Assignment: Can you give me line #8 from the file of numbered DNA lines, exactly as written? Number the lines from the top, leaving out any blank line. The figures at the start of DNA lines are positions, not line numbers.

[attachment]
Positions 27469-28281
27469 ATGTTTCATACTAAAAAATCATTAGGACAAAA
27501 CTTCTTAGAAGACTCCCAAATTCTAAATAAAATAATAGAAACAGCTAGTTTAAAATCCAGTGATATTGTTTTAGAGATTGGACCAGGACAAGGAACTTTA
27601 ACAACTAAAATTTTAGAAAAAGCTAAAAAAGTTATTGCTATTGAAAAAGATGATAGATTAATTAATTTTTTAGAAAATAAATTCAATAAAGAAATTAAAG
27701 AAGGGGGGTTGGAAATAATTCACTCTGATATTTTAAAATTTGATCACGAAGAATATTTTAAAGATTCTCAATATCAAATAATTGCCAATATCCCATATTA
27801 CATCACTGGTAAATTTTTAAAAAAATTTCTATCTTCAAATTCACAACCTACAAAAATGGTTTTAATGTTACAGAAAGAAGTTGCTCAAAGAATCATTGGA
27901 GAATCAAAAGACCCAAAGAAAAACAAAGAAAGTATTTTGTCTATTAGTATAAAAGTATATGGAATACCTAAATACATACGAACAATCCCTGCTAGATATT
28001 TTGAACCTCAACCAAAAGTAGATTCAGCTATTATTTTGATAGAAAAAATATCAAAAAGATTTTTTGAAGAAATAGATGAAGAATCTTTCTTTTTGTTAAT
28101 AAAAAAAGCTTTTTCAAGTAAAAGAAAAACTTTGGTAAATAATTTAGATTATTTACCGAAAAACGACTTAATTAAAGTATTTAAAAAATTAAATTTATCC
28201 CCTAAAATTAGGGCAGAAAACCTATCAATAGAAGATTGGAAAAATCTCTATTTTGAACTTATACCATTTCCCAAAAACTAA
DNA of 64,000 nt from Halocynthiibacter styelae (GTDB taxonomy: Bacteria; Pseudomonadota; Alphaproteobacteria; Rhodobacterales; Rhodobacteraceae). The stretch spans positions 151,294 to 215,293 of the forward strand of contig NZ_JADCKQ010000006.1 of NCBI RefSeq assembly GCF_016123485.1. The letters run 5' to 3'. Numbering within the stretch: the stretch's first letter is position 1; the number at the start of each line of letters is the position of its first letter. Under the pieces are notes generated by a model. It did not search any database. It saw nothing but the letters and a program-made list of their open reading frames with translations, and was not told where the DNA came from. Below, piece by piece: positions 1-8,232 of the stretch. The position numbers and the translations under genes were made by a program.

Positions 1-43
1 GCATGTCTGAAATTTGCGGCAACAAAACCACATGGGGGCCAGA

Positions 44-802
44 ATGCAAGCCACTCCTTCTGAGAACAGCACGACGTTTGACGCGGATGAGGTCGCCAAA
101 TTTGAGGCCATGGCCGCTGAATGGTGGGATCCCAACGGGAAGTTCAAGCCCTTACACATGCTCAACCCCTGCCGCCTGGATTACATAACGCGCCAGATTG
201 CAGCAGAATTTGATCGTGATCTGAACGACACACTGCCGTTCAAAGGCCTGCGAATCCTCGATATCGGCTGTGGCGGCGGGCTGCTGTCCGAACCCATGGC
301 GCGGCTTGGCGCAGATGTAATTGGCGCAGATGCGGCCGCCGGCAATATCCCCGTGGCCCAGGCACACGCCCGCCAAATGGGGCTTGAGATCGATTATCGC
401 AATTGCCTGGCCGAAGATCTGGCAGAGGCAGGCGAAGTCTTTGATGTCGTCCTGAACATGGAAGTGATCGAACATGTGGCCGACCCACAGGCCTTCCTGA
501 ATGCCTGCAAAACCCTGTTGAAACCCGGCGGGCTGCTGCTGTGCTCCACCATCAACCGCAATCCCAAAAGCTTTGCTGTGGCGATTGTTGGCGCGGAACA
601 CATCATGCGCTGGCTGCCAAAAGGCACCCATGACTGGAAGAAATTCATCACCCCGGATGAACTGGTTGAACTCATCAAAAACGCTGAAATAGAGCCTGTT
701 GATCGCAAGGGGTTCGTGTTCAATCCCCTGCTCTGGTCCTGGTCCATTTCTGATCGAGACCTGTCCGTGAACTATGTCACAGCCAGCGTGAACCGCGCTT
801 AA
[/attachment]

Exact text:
28001 TTGAACCTCAACCAAAAGTAGATTCAGCTATTATTTTGATAGAAAAAATATCAAAAAGATTTTTTGAAGAAATAGATGAAGAATCTTTCTTTTTGTTAAT